Gifts of love and respect -- that’s what artist Michael Reagan calls them. They’re his stunning, hand-drawn portraits, which he does for free to honor service men and women who’ve made the ultimate sacrifice. It’s part of Reagan’s Fallen Heroes Project.
I met Michael Reagan 10 years ago when he started this project. He’d just finished his 22nd portrait -- a portrait of a soldier, Ben Colgan, who’d been killed in the war in Iraq. I had the privilege of delivering that portrait to Colgan's dad Joe in Auburn. Joe was speechless when he first laid his eyes on the portrait. And he was so grateful to the artist in Edmonds who cared so much.
“How many guys do you know who give their time, their talent, and their treasure away for free? He’s the only one I know,” said Colgan.
A decade later, Michael Reagan has completed 3,800 portraits to honor our fallen heroes. I’ll never forget asking him - in that first story I did in 2004 - why this was so important to him. Reagan said it was because he was a combat veteran who served during the Vietnam War. He said he created these portraits to honor those servicemen who never got to come home -- because while serving, he held a 19-year-old Marine in his arms as he took his last breath.
“He said to me ‘Mike I just want to go home.’ That’s why I draw every day,” said Reagan.
Reagan couldn't remember his names, but he never forgot the soldier's face.
It took 46 years for Reagan to learn the identity of that young man, thanks to a conversation with a fellow Marine he’d connected with recently.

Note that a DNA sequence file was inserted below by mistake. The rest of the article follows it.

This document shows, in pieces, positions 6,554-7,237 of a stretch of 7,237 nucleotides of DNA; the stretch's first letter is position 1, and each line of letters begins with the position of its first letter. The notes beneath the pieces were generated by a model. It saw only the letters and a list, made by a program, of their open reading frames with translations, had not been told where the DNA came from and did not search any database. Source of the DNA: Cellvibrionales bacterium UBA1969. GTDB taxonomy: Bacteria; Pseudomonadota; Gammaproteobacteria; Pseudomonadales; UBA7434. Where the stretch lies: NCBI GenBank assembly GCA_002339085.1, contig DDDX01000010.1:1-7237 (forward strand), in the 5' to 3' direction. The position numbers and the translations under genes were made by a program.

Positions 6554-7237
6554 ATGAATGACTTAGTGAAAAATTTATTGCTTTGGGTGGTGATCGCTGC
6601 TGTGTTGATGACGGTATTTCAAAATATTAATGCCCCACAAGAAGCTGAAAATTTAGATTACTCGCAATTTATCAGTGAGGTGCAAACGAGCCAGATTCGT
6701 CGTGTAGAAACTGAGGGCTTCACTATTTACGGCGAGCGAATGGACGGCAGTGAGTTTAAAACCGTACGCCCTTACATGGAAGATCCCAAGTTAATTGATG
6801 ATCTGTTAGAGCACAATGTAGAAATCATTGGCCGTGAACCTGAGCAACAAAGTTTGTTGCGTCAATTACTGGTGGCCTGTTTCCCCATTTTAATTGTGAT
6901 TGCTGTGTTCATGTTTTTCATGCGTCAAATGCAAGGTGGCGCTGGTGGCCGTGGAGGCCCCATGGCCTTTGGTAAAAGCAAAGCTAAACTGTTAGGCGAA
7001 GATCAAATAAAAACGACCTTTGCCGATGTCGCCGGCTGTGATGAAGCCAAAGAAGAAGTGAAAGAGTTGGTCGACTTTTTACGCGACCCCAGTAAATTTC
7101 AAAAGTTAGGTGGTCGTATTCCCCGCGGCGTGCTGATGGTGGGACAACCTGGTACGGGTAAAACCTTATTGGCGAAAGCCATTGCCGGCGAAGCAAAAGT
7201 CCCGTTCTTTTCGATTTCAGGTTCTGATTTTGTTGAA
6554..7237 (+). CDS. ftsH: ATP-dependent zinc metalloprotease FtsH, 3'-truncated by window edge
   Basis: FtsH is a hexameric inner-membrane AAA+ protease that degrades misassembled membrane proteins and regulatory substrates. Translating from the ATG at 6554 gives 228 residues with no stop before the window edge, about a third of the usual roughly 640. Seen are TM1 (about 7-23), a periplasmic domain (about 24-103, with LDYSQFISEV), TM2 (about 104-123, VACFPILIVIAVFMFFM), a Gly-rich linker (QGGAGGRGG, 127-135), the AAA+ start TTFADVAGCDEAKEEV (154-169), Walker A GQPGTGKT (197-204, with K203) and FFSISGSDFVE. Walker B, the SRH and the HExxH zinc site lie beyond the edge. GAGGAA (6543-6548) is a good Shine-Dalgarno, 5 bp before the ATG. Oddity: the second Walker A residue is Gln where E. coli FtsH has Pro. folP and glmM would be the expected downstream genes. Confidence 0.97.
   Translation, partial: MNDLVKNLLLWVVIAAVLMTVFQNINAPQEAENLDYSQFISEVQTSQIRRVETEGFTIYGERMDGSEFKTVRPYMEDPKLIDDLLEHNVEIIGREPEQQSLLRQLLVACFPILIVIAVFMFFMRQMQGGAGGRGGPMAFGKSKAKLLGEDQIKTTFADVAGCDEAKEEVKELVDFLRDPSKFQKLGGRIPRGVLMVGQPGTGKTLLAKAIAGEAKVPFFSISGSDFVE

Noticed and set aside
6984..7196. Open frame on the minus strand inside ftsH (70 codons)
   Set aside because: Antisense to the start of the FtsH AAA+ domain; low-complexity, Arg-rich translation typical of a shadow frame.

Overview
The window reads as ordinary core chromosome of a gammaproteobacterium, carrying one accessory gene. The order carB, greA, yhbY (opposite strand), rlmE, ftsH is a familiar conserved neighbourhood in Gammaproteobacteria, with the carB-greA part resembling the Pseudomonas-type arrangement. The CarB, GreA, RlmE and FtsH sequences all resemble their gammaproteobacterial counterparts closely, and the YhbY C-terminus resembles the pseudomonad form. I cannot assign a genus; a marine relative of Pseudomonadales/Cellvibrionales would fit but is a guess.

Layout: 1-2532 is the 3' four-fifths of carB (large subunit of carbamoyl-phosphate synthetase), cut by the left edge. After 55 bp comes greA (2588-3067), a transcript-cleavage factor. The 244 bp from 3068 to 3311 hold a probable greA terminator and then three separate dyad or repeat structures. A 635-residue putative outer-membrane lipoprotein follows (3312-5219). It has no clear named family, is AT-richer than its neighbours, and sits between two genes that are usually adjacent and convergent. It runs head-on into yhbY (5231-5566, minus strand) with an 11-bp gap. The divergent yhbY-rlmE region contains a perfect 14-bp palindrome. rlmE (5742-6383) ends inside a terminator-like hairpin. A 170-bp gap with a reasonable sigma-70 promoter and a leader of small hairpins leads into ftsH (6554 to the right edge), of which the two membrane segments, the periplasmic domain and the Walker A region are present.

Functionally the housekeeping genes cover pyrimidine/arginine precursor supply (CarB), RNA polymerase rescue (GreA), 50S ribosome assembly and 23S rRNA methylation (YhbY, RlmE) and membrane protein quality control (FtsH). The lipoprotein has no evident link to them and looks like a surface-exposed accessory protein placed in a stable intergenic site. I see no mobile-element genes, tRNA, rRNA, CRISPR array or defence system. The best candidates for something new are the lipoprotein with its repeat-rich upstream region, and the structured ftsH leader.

“I knew immediately. I said that’s Vincent Santaniello, Saint,” Doc Nunn said. It turns out Doc had been wearing Saint’s Killed in Action (KIA) bracelet for 25 years.
Shortly after that conversation, Reagan tracked down Santaniello’s family to New York. Saint’s nephew lived on Long Island. Reagan asked Ralph Morales to come to Seattle to celebrate the 10-year anniversary of the Fallen Heroes Project. When Morales said yes, Reagan began his next portrait: Vincent Santaniello.
I was also invited to that 10-year celebration. The invitation is why Reagan had reached out to me in the first place.
He told me, “You did the first story ever about me and I want you there.”
My response: "I’ll be there in a heartbeat, but I want to do a story about this celebration."
This story includes Vincent Santaniello. I watched Michael Reagan create the portrait of the man he held in his arms, once he learned what he looked like. Reagan creates the portraits from pictures family members send him.
At the celebration, Reagan told the audience about the Marine he held tight amid the firefight and how important that man was to him.
“His face is the face I see every day,” Reagan said.
And then he asked Saint's nephew to come up on stage He then gave him the portrait. You could see the tears in the audience. I had a lump in my throat, holding back tears.
“Michael, thank you. I stand here 46 years after his death, damn proud to say that I’m his nephew," Ralph Morales said. “This man, this kid propelled Mike to do great things. If Vinnie had to die so that thousands of families could feel a sense of dignity, and closure and respect for their lost loved ones, that makes him ( Mike) that more valiant in my eyes."
Vincent Santaniello is home now.
“I just want to go home,” he had told the Marine holding him before he took his last breath.
I called Ralph Morales at his home in Long Island, New York. I was curious about where he hung Saint's portrait.
“It hangs proudly in my office so I can look at it every day,” he said.